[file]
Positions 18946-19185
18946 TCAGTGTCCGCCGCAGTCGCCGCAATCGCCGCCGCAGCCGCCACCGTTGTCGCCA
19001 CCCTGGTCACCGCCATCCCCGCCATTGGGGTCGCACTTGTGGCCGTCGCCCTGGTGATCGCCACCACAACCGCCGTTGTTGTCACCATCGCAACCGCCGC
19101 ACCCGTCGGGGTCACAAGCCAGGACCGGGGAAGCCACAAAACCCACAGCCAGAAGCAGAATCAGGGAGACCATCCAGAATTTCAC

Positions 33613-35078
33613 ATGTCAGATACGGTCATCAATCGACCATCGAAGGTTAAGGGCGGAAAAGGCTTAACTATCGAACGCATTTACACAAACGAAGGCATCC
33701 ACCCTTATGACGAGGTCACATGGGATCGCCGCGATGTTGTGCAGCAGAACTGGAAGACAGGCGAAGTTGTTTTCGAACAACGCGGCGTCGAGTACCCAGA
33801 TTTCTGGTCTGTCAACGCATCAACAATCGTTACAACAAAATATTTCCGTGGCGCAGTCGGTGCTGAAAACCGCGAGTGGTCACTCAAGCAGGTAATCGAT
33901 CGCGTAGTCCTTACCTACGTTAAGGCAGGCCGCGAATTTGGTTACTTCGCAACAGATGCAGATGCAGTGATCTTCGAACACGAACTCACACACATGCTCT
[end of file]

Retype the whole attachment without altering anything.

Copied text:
Positions 18946-19185
18946 TCAGTGTCCGCCGCAGTCGCCGCAATCGCCGCCGCAGCCGCCACCGTTGTCGCCA
19001 CCCTGGTCACCGCCATCCCCGCCATTGGGGTCGCACTTGTGGCCGTCGCCCTGGTGATCGCCACCACAACCGCCGTTGTTGTCACCATCGCAACCGCCGC
19101 ACCCGTCGGGGTCACAAGCCAGGACCGGGGAAGCCACAAAACCCACAGCCAGAAGCAGAATCAGGGAGACCATCCAGAATTTCAC

Positions 33613-35078
33613 ATGTCAGATACGGTCATCAATCGACCATCGAAGGTTAAGGGCGGAAAAGGCTTAACTATCGAACGCATTTACACAAACGAAGGCATCC
33701 ACCCTTATGACGAGGTCACATGGGATCGCCGCGATGTTGTGCAGCAGAACTGGAAGACAGGCGAAGTTGTTTTCGAACAACGCGGCGTCGAGTACCCAGA
33801 TTTCTGGTCTGTCAACGCATCAACAATCGTTACAACAAAATATTTCCGTGGCGCAGTCGGTGCTGAAAACCGCGAGTGGTCACTCAAGCAGGTAATCGAT
33901 CGCGTAGTCCTTACCTACGTTAAGGCAGGCCGCGAATTTGGTTACTTCGCAACAGATGCAGATGCAGTGATCTTCGAACACGAACTCACACACATGCTCT